A central concept of this study is HIT maturity guided by stage theory by Nolan , which postulates that a system of coordinated processes (eg, an EHR) evolves through a series of stages as it matures. HIT maturity models, such as the Health Information Management System Society Electronic Medical Record Adoption Model, are used to assess levels of EHR maturity over time in acute care, and other maturity models are used to assess the general health care environment, mobile health, interoperability, telemedicine, and usability [ - ]. These general models of HIT maturity are not adaptable to NH contexts because NHs provide a different model of care delivery [ ]. For instance, NH residents’ length of stay is typically much longer than that of a patient in acute care. Furthermore, providers are largely off-site, and the nursing workforce is different in NHs compared with other settings (eg, NHs have higher staffing of licensed practical nurses, and the bulk of the workforce are certified nursing aides) [ ]. Other HIT maturity models have been proposed that stress the importance of continuous cycles of reassessment that could be influenced by policy or change in solutions [ ]. Previously, we have defined NH HIT maturity in 3 dimensions including HIT capabilities, use, and integration; these dimensions are further defined among the following 3 health care domains: resident care, clinical support (eg, laboratory, pharmacy, and radiology), and administrative activities. Furthermore, NH HIT maturity is categorized into 7 stages ranging from stage 0 “nonexistent HIT or EHR solutions” to stage 6 “integrated HIT systems that generate clinical data to drive self-management” [ ]. HIT maturity is best measured longitudinally to enable better estimates of change in adoption over time [ ]. Widespread NH HIT maturity has not been achieved due to unbalanced national policies, which have not promoted meaningful use or provided financial incentives in NHs for HIT adoption, similar to other health care sectors [ , ]. This imbalance has created wider structural disparities leading to variation in resource capabilities and use that may influence disparities in resident outcomes. For instance, following the emergence of the COVID-19 pandemic in March 2020, early analyses of telehealth use found that compared to rural NHs, urban NHs were more than 11 times more likely to use telehealth for web-based evaluations, pretransfer arrangements, second opinions, and transfer of diagnostic images following major policy changes [ , ]. Ongoing NH assessments are critical to truly understand the linkages between these types of organizational differences and impacts on quality of NH care, including disparities in resident outcomes.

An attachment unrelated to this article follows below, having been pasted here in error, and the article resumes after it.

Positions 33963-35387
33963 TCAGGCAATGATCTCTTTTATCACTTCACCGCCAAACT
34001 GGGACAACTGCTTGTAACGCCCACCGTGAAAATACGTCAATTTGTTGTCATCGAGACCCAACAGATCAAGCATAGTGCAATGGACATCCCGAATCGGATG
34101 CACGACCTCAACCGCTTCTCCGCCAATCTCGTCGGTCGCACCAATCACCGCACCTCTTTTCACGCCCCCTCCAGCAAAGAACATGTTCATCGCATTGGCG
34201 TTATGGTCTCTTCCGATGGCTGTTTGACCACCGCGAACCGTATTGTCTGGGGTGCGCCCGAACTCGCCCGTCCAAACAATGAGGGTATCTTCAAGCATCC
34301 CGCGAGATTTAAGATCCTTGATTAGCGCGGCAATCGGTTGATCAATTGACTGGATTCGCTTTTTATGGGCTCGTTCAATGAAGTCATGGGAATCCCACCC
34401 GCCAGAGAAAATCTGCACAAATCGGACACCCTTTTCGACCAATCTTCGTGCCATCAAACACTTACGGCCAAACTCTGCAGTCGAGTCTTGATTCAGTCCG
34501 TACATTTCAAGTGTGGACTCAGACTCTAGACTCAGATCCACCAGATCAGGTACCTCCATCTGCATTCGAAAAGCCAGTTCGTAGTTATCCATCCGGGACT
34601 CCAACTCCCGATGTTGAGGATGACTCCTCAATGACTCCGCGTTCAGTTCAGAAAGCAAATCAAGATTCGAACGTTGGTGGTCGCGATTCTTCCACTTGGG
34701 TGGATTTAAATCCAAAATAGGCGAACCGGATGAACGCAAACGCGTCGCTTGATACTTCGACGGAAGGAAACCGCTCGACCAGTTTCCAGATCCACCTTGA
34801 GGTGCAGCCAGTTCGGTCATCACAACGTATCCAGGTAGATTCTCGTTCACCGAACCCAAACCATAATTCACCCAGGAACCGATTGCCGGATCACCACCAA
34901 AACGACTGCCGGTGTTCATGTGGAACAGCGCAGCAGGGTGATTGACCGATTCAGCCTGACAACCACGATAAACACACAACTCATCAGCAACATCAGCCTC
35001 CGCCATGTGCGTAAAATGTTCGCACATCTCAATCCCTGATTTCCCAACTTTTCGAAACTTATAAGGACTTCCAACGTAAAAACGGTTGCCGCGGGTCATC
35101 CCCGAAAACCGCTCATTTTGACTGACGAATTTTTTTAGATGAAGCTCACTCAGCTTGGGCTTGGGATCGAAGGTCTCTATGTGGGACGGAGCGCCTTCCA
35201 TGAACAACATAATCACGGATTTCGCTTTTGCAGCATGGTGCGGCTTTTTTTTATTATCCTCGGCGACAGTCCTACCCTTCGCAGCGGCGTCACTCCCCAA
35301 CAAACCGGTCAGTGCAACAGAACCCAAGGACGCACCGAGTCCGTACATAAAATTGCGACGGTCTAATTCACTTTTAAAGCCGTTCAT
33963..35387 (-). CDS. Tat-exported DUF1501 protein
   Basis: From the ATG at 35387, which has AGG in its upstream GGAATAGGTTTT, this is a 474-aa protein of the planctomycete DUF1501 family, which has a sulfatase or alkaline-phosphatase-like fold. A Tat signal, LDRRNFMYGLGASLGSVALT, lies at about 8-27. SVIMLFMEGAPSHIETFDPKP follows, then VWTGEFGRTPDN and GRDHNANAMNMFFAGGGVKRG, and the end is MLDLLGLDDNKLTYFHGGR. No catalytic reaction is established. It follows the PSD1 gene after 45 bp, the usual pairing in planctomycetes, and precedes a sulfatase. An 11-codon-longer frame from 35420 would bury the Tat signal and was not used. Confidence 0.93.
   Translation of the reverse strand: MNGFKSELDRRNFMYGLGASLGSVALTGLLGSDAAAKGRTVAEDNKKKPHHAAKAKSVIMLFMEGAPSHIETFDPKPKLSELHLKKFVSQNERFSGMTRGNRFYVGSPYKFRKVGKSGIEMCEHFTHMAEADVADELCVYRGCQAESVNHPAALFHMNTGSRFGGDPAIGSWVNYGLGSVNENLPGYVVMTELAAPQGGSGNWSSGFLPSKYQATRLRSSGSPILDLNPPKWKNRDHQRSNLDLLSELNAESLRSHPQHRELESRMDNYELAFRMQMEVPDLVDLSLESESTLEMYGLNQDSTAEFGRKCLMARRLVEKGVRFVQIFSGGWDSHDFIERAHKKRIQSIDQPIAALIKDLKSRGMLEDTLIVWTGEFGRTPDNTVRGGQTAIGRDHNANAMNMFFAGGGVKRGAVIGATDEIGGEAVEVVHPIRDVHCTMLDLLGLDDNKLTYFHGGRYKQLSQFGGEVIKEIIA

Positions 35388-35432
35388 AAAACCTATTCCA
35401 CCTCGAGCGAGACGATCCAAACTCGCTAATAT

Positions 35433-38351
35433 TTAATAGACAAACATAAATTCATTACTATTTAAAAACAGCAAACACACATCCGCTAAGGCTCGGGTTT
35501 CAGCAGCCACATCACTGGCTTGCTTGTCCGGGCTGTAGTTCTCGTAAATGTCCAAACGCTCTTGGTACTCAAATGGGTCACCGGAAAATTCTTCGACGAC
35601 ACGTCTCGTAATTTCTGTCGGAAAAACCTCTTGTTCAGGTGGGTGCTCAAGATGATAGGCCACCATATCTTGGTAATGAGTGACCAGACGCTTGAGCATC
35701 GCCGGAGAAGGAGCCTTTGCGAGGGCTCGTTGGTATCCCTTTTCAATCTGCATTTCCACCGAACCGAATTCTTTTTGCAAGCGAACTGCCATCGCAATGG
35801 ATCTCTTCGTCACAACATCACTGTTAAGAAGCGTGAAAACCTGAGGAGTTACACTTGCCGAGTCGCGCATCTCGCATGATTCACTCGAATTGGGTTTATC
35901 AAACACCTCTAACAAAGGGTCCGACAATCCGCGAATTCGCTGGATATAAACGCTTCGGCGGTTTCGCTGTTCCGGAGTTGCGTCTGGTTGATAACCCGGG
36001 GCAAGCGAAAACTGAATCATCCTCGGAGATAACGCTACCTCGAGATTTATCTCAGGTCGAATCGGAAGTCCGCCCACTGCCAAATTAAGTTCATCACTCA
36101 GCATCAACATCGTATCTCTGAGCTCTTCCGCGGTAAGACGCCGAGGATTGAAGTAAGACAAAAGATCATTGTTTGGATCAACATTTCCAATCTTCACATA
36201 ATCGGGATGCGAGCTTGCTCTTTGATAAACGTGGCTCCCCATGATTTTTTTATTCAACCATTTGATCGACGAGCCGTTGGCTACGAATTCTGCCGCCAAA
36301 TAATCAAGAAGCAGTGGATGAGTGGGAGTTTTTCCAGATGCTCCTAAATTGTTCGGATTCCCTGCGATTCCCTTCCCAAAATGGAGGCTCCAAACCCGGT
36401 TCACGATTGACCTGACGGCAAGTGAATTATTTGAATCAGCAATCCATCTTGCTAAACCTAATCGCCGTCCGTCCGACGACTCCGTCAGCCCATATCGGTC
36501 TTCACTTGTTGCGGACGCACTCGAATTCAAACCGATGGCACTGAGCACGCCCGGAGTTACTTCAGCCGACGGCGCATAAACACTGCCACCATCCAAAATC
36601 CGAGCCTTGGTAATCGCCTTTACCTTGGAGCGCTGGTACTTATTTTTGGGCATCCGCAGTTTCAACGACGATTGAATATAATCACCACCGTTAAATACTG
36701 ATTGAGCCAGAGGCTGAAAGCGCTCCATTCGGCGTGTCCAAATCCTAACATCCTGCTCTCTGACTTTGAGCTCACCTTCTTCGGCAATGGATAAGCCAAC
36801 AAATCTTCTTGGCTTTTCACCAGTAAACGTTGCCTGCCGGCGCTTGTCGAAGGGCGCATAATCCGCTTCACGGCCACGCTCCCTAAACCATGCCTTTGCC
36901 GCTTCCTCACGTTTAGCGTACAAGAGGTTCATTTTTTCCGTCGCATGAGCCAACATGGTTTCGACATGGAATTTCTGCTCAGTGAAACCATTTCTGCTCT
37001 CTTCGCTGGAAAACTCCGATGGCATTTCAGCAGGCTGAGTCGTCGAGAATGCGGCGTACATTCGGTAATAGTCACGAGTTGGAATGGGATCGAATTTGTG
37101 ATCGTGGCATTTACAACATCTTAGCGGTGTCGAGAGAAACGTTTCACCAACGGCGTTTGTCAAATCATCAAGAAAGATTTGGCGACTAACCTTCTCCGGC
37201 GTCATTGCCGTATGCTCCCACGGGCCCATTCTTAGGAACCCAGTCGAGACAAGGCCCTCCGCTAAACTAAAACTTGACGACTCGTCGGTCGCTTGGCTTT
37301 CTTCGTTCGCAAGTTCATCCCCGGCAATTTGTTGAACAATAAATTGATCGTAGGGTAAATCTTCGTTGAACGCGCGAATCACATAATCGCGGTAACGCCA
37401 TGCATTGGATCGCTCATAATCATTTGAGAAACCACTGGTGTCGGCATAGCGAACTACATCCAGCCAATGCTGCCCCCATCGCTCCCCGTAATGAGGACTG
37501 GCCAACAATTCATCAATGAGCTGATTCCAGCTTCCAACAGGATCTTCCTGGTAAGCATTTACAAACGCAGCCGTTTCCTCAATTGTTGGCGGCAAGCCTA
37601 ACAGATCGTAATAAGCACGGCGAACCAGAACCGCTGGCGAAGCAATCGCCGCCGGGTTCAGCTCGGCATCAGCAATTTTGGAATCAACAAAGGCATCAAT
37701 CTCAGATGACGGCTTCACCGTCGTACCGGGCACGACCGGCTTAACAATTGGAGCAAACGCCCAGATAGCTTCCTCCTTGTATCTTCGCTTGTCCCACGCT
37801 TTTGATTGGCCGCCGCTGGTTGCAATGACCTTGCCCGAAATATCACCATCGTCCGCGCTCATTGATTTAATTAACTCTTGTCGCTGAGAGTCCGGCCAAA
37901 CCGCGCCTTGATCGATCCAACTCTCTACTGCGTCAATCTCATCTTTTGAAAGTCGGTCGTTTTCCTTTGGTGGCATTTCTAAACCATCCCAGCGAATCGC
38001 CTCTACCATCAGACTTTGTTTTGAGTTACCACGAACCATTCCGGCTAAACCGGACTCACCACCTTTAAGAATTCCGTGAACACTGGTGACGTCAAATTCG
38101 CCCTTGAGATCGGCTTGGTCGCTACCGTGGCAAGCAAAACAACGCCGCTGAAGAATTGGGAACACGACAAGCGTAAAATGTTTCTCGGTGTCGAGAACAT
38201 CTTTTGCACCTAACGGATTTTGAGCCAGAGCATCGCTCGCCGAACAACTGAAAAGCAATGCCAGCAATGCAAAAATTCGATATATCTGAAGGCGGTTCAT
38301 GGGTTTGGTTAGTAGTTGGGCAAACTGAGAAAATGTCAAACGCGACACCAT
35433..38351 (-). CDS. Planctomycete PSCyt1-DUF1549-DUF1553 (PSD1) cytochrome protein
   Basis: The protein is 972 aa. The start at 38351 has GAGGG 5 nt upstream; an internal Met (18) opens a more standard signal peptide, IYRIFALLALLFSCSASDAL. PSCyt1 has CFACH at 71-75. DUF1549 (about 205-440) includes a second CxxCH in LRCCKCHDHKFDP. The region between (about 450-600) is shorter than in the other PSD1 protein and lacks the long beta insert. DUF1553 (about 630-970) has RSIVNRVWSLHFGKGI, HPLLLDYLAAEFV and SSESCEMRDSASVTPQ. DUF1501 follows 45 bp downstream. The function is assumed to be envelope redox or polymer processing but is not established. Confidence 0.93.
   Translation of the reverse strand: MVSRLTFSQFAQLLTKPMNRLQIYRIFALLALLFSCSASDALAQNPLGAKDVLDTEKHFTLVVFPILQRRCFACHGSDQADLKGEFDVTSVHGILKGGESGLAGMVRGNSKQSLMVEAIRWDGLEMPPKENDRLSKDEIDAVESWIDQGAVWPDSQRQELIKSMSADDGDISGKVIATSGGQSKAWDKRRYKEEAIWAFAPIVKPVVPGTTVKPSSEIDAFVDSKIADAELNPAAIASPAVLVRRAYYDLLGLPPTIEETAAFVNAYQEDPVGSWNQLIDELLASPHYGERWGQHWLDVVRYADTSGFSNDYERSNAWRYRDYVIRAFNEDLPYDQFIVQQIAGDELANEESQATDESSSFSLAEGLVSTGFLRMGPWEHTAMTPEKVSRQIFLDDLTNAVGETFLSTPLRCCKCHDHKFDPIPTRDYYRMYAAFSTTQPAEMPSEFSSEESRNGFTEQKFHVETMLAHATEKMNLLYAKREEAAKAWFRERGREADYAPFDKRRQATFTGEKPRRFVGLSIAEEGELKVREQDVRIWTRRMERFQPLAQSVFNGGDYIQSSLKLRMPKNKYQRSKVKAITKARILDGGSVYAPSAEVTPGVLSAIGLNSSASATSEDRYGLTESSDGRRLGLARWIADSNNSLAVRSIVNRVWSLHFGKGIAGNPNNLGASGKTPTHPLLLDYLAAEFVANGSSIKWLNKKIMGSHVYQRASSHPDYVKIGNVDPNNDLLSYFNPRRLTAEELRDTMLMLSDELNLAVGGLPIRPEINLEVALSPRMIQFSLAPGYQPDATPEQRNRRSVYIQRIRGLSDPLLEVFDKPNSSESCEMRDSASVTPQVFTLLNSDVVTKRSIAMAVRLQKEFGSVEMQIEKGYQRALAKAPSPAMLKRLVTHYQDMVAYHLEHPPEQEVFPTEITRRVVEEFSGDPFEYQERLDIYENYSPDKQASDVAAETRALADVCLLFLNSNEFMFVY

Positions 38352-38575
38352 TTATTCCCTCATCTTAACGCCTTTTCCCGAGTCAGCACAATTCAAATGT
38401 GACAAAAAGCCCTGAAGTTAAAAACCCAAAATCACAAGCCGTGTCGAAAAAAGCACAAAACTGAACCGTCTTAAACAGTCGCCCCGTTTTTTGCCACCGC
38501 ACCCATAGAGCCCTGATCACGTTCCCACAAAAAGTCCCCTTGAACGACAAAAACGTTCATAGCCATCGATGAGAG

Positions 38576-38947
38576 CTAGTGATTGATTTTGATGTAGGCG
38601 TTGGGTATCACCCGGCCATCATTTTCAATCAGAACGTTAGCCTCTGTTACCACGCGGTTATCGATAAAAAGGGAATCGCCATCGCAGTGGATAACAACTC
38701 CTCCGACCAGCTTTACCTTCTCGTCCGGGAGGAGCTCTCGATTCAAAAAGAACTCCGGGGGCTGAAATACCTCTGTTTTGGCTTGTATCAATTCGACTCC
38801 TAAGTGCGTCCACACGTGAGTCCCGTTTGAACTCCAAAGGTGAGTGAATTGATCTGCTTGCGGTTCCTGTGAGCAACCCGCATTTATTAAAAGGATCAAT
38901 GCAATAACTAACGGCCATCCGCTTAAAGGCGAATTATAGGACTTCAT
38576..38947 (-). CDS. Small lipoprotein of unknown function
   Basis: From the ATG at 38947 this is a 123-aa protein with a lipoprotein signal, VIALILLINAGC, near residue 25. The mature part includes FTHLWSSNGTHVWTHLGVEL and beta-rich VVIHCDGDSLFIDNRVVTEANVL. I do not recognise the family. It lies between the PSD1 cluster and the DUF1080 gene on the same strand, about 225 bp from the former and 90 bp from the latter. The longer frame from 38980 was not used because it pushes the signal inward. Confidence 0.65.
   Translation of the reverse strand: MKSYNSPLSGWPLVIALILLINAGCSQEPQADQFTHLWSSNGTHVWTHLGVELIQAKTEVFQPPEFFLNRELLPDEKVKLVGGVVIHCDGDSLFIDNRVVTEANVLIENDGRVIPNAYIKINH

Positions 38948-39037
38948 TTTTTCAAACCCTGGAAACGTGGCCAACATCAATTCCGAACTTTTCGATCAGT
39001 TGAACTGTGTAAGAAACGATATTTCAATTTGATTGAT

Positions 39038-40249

HIT maturity is an important component of the rapidly changing NH landscape. In previous work, we have found alternating patterns of total HIT maturity over 3 years (2014-2017) among 815 NHs; that is, (n=579, 71%) of NHs exhibited net positive increase in total HIT maturity, (n=155, 19%) had a net negative decrease in total HIT maturity, and (n=58, 10%) had consistently negative patterns of total HIT maturity over time [, ]. Facilities with a net increase reported increasing HIT capabilities and use as well as greater integration over time. However, NHs, reporting a net decrease in HIT maturity over time, have reduced their capabilities, use, and system integration. For instance, one of the areas that had the most variation over time in HIT maturity was the clinical support dimension associated with laboratory, pharmacy, and radiology technologies used in NHs [ ]. Clinically, this makes sense, since NHs that are unaffiliated with hospitals typically do not have a laboratory, pharmacy, or radiology department in house, so they will oftentimes use disparate, stand-alone technologies to facilitate related activities for staff and residents. These disparate, isolated systems may be easy to remove if they are not found to be efficient, are too costly, or do not meet the expectations of the users.